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Kiln People
Beth Meacham, David Brin

The Naked God

The Naked God - Peter F. Hamilton Well that took just over three weeks to read. There is more of a sense of accomplishment from reading this last volume of the Night’s Dawn Trilogy than with the others. Due to each volume being a continuation of the previous ones finishing the last volume feels like having just read a 3000 pages book, rather than just a measly 1000 or so pages.

I have been a little too lenient with my rating of the books in this series I think. At more than 1000 pages per volume I clearly have to like the books quite a lot to go through all those pages. However, the books are clearly overwritten with quite a few superfluous characters and scenes. There are so many side characters I forget who half of them are. Still, to Hamilton’s credit his narrative style is always readable, often quite riveting and the less exciting scenes never actually grind to a halt. I never felt like I was wading through molasses of dense, yawn-inducing text.

The Naked God of course carries on immediately from where the [b:The Neutronium Alchemist Night's Dawn 2|479561|The Neutronium Alchemist (Night's Dawn, #2)|Peter F. Hamilton|https://d202m5krfqbpi5.cloudfront.net/books/1347555003s/479561.jpg|6519560] left off. The possessed people are generally at war with the living except for the few nice or heroic possessed characters. Some planets and one city have been moved by the possessed to another dimension where they expect that they will be free to live their stolen lives. As with the previous volumes there are multiple plot strands to follow and it is to Hamilton’s credit that they are not hard to follow, though some subplots are more interesting than others.

In some way the Night’s Dawn Trilogy is comparable to “science fantasy” books like Edgar Rice Burroughs’ Barsoom (John Carter) series or C.S. Lewis’ Space Trilogy due to the inclusion of magical or supernatural elements like possession, ghosts and souls, not to mention the possessed characters wielding seemingly magical powers including conjuring things out of thin air. However, for this third volume Hamilton incorporates more actual science into the story than the previous ones with expositions about event horizons, naked singularities, anti-matter etc. The more “magical” elements are explained away with “handwavium” pseudo-science.

Hamilton puts a lot of effort into developing characters though some of them turn out to be quite irritating. The worst by far is the uber- possessed Quin Dexter who for some reason is blessed with the power of invisibility. This would be fine if he has more of a formidable “dark lord” type of personality rather than the foulmouthed yobbo thing he does. On the side of the angels Joshua Calvert and Louise Kavanagh are not quite believable.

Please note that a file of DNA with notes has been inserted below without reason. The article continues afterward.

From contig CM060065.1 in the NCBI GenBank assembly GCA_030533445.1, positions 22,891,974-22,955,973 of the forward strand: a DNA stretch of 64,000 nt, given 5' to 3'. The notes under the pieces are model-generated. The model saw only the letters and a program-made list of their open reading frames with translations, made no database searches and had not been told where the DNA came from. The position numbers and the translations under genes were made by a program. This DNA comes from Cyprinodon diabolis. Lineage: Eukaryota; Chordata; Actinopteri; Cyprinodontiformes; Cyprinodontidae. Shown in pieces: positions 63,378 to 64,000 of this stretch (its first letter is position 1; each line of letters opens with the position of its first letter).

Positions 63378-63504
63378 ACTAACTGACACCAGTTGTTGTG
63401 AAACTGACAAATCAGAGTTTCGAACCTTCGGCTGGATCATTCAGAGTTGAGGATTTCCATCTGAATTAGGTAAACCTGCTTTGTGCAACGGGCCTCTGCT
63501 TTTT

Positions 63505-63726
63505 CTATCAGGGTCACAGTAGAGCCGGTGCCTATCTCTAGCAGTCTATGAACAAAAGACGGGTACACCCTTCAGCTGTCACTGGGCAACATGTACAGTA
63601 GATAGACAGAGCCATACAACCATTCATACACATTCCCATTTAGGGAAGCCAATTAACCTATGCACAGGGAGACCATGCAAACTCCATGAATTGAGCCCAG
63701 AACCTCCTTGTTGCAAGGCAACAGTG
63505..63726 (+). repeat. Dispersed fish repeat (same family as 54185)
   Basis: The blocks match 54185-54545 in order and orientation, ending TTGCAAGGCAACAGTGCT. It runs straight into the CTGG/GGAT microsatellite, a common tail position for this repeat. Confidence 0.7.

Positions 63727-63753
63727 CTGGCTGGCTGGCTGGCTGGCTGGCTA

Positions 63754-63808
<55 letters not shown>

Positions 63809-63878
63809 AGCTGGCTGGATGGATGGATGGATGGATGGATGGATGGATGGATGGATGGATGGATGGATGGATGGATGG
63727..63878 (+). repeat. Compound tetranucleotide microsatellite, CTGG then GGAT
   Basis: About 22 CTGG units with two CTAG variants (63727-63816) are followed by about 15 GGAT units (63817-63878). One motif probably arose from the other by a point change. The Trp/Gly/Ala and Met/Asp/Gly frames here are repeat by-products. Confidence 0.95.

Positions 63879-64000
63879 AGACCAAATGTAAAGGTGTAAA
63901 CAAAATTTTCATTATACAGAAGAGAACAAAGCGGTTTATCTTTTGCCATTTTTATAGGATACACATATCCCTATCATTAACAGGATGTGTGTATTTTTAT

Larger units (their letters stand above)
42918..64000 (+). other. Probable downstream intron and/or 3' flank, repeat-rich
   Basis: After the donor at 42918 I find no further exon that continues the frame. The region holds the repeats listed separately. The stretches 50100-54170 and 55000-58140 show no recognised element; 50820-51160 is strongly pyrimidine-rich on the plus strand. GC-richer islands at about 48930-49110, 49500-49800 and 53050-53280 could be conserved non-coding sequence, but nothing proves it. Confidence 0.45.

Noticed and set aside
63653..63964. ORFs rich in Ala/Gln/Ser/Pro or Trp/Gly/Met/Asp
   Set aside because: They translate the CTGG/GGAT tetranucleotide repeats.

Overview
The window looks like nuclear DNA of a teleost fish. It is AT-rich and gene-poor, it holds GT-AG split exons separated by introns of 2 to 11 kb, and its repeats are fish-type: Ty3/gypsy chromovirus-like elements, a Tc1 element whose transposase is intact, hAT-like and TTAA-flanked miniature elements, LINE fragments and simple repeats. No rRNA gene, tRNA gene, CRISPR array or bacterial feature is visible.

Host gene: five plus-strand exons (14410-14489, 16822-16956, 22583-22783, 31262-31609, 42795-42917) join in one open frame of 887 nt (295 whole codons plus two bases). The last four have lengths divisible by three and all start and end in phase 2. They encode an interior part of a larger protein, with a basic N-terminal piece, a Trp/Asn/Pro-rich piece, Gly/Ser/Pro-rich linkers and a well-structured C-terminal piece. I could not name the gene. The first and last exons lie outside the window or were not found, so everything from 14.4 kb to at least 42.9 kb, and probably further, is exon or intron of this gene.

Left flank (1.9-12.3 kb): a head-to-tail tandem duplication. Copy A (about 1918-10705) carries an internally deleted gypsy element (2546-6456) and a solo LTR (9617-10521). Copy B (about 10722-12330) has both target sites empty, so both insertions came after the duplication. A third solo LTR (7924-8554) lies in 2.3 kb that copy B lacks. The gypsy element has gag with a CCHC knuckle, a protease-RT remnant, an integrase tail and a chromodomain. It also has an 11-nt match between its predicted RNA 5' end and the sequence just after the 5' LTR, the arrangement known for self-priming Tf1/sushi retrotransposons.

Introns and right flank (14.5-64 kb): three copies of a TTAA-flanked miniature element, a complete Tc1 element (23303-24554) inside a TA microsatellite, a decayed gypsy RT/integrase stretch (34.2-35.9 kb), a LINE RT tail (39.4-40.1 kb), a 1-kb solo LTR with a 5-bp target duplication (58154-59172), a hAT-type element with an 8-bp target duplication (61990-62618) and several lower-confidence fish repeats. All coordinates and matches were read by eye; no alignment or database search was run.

One frequent criticism of this book that I have come across is the “Deus Ex Machina” ending. I personally don’t mind it too much as I feel Hamilton had been building up to it from the first book, he did not simply pull this ending out of his backside. It reminds me of the climax of a Doctor Who episode called “The Parting of the Ways”. If you have no idea what I am talking about all I can say is “I’m so so sorry!”

The main strength of this book and the series as a whole is surely the meticulous worldbuilding. I imagine the creative process involves a lot of graphing, flow charting, mind mapping and such. You get a sense of the size of the universe by the diverse settings which encompasses other continuums and the very strange creatures that live in them. Fans of inscrutable weird aliens should have nothing to complain about.

I always find Hamilton’s prose style reader-friendly without being either literary or hack-like. The odd metaphysical or philosophical passages are quite thought provoking while the few pervy sex scenes barely readable. I was quite pleased when I arrived at the end of the book and found the series to be an overwritten but fun read. Peter F. Hamilton has gone on to write better books and series. I have probably read enough from him for this year but I definitely intend to wade through more of his mega-tomes next year.

4.5 stars for the book and the series as a whole then, I am penalizing him half a star for excessive writing and he is getting off lightly here!